a college ministry intern at Georgetown Baptist Church. As a second semester senior, he is also spending the majority of his credit hours off campus in student teaching, an endeavor he finds challenging but satisfying. Describing himself as “much less serious” away from the classroom, he lists Lil’ Sis Caliesha Comley, Zachary Bettersworth, Aimee Davis, Ankit Patel and younger brother Eric Balmer as his best friends on campus. A budding scholar and teacher known to his friends on Facebook as the guy who posts novellas for statuses--often on abstract religious or literary topics—and on campus as the guy that wanders around in a Stitch (from “Lilo & Stitch”) costume from time to time, it’s safe to say that “ordinary” never has and never will describe Jonathan.


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Writing Center is here to help you By LEANNDRA W. PADGETT Back Page Editor Every student at some point faces the dreaded writer’s block, the confusing assignment or the frighteningly messy rough draft. Unless said student conveniently has an English major as a roommate, self-published author as an older sibling or journalist as a close friend, they are doomed. Wait, that’s not right. The Writing Center is now open. Starting on Feb. 2, tutors will be available in the

bottom of the library. Students should consider LRC room 016 as a medical clinic where papers (and their writers) will be diagnosed with issues of concern (the comma splice, fragment, run-on, improper subject-verb agreement, lack of clarity, improper grammar, etc. etc.), prescribed with possible solutions (a well-placed conjunction or punctuation mark, a clearer structure, sentence variation and so on) and guided to a healthier lifestyle with the help of concerned peers (tutors).

Writing Center services are free to users. Actually, students have already paid for them through tuition, so it makes sense to take advantage of the help. There are several tutors from a variety of disciplines. A complete list and other information about the Writing Center can be found at Students can drop in the Writing Center any time during operating hours. To ensure priority assistance, they should make an appointment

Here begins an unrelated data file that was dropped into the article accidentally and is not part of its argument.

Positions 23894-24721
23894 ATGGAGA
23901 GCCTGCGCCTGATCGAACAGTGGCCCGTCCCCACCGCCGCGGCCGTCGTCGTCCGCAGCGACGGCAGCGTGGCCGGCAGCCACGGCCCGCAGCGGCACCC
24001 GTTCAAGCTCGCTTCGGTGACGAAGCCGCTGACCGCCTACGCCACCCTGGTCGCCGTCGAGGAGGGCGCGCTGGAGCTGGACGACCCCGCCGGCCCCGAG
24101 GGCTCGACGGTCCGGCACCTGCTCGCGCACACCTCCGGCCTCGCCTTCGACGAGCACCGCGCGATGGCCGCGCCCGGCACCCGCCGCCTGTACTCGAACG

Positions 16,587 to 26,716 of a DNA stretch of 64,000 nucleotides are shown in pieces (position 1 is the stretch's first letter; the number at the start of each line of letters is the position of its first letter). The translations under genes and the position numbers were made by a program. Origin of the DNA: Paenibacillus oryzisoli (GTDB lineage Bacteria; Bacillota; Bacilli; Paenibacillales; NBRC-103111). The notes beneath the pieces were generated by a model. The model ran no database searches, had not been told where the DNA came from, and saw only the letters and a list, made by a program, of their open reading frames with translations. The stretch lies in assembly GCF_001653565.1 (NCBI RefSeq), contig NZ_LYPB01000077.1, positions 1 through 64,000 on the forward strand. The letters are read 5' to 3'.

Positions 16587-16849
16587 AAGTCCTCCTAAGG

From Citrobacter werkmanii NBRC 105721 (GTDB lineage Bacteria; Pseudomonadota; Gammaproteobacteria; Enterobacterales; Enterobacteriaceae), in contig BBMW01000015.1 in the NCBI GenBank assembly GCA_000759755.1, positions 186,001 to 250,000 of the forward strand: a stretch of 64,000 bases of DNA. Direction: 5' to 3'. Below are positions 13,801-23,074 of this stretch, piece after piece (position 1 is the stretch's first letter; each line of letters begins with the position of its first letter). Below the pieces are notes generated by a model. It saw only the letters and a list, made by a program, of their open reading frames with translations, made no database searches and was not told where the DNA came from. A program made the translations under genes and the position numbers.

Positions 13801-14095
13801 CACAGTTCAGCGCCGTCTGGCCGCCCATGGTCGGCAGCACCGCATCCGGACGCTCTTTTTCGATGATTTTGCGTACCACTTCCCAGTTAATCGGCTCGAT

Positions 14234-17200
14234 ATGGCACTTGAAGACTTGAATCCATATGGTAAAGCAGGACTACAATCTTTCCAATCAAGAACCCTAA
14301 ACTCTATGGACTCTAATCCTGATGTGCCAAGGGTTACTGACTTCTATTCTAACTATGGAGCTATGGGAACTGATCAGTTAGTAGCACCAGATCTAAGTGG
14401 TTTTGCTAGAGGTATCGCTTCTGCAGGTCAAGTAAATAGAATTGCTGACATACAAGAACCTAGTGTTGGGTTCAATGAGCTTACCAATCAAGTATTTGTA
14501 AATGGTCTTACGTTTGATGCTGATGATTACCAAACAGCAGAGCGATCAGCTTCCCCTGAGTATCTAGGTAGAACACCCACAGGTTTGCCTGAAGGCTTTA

Men’s Bid Day 2014

by calling 8423. Some readers might be thinking, “That sounds great, but I’m embarrassed to go to the Writing Center. Nobody ever does that.” That is incorrect. Last semester alone, almost 160 different students (159 to be exact) took advantage of the GCWC. They found the services to be so helpful that they often returned multiple times - there were 386 Writing Center conferences/ computer sessions. So make

the most of this valuable service and stop by the Writing Center. The Writing Center is open from Sunday through Thursday with the following hours: Sunday: 7-11 p.m. Monday: 12:30-4:30, 7-9 p.m. Tuesday: 9:30-11:00 a.m., 12:30-4:30, 7-9 p.m. Wednesday: 12:30-4:30, 7-11 p.m. Thursday: 9:30-11 a.m., 12:30-4:30, 7-11 p.m.

Quote My Georgetown Professor “I just love when you step on a grasshopper and hear that crunch of the exoskeleton.” -Dr. Johnson Posted on the “Quote My Georgetown Professor” Facebook group

Georgetown Tree Huggers

The Georgetonian/COLLIN SMITH

This week’s Tree Hugger is sophomore Kelly Swanson.

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The Georgetonian

Hustle to see this clever film By SHAY McCLEAVY Staff Writer Occasionally you see a film where you hang on every word. Characters clash and a dense plot develops as we peer into the lives of multiple people. It’s bonkers, scary and terrifically funny all at the same time. That is director David O. Russell’s “American Hustle.” “Some of this actually happened.” Those are the first words that greet you after the retro opening titles. It’s a great, droll set-up for a film inspired by Abscam, an FBI sting operation in 1978. Though what transpires mirrors actual events, names have been changed and personalities fictionalized. It doesn’t matter anyway, because Russell (“Silver Linings Playbook”) has cooked up a wonderful whirlwind of a film. The story moves between con artists Irving Rosenfeld (Christian Bale) and Sydney Prosser (Amy Adams), while FBI agent Richie DiMaso (Bradley

Cooper) uses them to earn a name for himself by bringing down politicians, including the unknowing mayor Carmine Polito (Jeremy Renner). Outside of the operation, Irving’s erratic wife (Jennifer Lawrence) could unknowingly bring the whole operation down. Though the plot is dense, Russell places the heart of film in his large ensemble of A-list actors. The cast is to die for. Bale provides our way into this world sporting a beer belly and elaborate comb over, giving Irving cautious assertiveness and sharp emotion. Adams, flashing her blue eyes, is tough, calculating, sensitive and incredibly sexy as a partner in crime. Cooper brings comic heat and hubris as the Fed with a temper. Renner is completely likeable as a politician who wants good for his community and is unaware he is stuck between Feds, the mob and con artists. Lastly, Lawrence is all kinds of crazy as Irving’s loose and erratic wife. Even the smaller support-